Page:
One of the most powerful factors affecting the direction of precious metals has been the bond buying by central banks the world over. While the ECB has officially stated its opposition to enacting a sizable bond buying purchase program akin to the programs seen in Japan, the U.K., and the United States, its Securities Market Programme (SMP) has been a significant tool in Europe's fight to contain the sovereign debt crisis. While this program still totals less the 500 billion EUR, it is exactly the type of quantitative easing that has been seen in Japan, the U.K., and the U.S. Nonetheless, the ECB can claim that it is not monetizing the debt of member nations (though it clearly is), since the scale of its operations are dwarfed by its peers.
What has arguably been more significant for the fortunes of at-risk European sovereigns was December 21, 2011's Long-Term-Refinancing-Operation (LTRO). This operation provided unlimited 3-year funding for European banks at 1%, and banks ultimately took a total of 489 billion EUR of funding from the ECB, well above the amount that had been forecast. European banks and sovereigns, facing a mountain of refinancing needs in 2012, and increasingly shut out of the wholesale funding market, desperately needed this sort of cheap funding. The first LTRO coincided with a bottoming in risk assets and precious metals, and the start of one of the best starts for both in over a decade. Why is all this important? Because on February 29th, 2012, the ECB is scheduled to do its second LTRO, and current expectations see an even larger amount of funds lent out to European banks.
There can be little doubt as February 29th approaches, comparisons to what happened after the first LTRO will appear with ever greater frequency. It is hard to see how such a large money printing excercise won't ultimately impact all markets, including those for gold and silver.
Other Recent Central Bank Monetary Expansion Announcements
On February 13th, the Bank of Japan (BoJ) announced that it would expand its bond buying operation by 10 trillion yen, equivelant to $130 billion USD. This is not a trivial amount as evidenced by the decline in the value of the JPY versus the USD since the announcement. Significantly, the BoJ also announced its intention to target a 1% inflation target.
On February 9th, the Bank of England (BoE) announced that it would expand its bond buying operation by 50 billion pounds, equivelant to $79 billion USD. Once again this is not a trivial amount as again evidenced by the decline in the value of the GBP verus the USD since the announcement.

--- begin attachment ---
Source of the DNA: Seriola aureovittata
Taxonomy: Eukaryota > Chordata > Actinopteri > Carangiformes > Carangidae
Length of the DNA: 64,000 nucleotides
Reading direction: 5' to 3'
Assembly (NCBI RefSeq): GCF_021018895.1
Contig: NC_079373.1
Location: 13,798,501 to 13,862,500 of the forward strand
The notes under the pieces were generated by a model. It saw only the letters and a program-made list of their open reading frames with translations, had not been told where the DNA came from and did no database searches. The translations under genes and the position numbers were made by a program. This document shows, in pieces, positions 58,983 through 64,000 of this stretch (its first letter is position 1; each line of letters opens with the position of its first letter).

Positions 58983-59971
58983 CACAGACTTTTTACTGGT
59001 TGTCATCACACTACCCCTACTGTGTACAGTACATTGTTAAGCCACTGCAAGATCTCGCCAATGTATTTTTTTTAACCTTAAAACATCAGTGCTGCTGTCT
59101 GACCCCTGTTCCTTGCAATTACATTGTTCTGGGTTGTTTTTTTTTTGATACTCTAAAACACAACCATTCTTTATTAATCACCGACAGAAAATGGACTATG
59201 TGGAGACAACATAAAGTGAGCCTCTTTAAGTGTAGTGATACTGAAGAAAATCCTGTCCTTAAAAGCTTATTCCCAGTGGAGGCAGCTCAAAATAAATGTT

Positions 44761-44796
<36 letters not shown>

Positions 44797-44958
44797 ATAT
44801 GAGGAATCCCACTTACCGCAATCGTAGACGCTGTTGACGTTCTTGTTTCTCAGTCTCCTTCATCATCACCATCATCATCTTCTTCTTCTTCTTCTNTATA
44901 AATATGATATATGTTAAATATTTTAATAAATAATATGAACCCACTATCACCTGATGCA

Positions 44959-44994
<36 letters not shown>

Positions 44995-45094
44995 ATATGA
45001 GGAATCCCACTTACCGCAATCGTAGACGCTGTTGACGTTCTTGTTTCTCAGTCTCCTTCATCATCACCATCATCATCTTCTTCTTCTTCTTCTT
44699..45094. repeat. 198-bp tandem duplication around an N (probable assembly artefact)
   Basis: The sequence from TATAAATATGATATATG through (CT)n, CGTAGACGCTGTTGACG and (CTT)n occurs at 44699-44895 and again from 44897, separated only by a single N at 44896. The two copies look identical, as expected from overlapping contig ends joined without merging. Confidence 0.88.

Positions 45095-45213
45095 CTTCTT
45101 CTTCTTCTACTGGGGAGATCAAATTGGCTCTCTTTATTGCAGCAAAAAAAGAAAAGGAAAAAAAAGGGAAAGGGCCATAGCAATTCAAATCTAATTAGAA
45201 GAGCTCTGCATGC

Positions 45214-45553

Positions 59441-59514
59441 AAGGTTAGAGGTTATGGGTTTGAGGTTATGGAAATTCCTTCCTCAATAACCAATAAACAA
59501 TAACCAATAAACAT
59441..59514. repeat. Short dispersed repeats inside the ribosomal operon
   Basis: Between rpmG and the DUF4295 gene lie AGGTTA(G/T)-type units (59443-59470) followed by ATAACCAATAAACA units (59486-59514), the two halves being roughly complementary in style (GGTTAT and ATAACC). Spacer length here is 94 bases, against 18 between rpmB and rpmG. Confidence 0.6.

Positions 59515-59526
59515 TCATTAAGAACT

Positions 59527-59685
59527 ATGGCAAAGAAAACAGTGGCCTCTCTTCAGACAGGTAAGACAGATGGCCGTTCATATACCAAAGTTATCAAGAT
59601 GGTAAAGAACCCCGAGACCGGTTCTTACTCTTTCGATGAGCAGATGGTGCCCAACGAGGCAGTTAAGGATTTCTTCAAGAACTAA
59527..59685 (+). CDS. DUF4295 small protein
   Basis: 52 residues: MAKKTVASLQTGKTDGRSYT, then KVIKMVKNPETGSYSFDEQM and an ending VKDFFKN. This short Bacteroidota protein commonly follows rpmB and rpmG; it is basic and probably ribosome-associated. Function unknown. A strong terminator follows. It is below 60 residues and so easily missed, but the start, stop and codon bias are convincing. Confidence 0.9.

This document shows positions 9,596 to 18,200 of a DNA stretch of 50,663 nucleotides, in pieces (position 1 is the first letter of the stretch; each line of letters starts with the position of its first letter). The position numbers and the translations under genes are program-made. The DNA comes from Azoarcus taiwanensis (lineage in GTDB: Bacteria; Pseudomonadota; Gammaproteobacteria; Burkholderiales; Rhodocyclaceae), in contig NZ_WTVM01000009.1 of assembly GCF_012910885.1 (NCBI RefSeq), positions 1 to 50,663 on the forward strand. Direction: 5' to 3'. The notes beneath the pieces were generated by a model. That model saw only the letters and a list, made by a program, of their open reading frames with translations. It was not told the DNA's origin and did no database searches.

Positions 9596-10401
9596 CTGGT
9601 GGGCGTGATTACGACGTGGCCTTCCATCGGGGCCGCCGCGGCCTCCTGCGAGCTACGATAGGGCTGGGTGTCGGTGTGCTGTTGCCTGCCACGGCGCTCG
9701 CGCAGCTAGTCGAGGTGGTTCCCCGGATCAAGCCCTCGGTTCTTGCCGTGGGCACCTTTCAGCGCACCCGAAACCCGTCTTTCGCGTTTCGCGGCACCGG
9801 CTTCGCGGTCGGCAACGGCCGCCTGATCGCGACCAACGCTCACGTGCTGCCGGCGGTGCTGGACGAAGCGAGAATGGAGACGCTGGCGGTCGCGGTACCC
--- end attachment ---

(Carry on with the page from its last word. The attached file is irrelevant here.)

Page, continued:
The ongoing desire by central banks to lower interest rates, thereby reducing the relative attractiveness of their currency is almost universally seen as beneficial for precious metals, including gold and silver. These recent announcements come ahead of what will likely be an outsized monetary exapansion by the ECB come February 29th, 2012.
Current ECB Balance Sheet Set to Soar - Will Rival U.S. Federal Reserve
Since the 2008 mortgage meltdown, the balance sheet of Western central banks have exploded, corresponding well with the rise in precious metals, including gold and silver. The latest monetary expansion decision by the U.K. and Japan will expand the balance sheet of both respective central banks. However, the upcoming second LTRO by the ECB, will lift the ECB's balance sheet to rival the U.S. Federal Reserve.
Currently the ECB's total balance sheet exceeds 2.5 trillion EUR, rising over $1 trillion EUR since 2008.
Comparatively, the Federal Reserve balance sheet now totals just over 2.8 trillion US dollars. This compares to under $900 billion in 2008. Said another way, the Fed's balance sheet has expanded by just under $2 trillion dollars since 2008.
One thing that has been abundantly clear for precious metals investors is that a weaker USD has been negatively correlated with gold prices. With all major world central banks engaged in very similar monetary easing endeavors, precious metals will likely remain well supported, extending the ongoing, multi-year rally for both gold and silver.
2/29/2012 will be ECB's day, but the Federal Reserve may not be far behind with QE3
While the next day to watch is clearly the 2/29/2012 second LTRO by the ECB, it should be noted that today's release of the latest FOMC minute meeting clearly showed that Fed members are considering additional bond purchases, or QE3, to further support the U.S. recovery.
However, first things first. As February 29th draws nearer, expect expectations of another gigantic monetary expansion to provide ongoing support for the gold and silver market. Visions that the Fed might quickly follow suit shouldn't be overlooked however. Expectations of ever easier monetary policy by the world's central bank are likely to remain for the forseeable future, providing support for precious metal prices.
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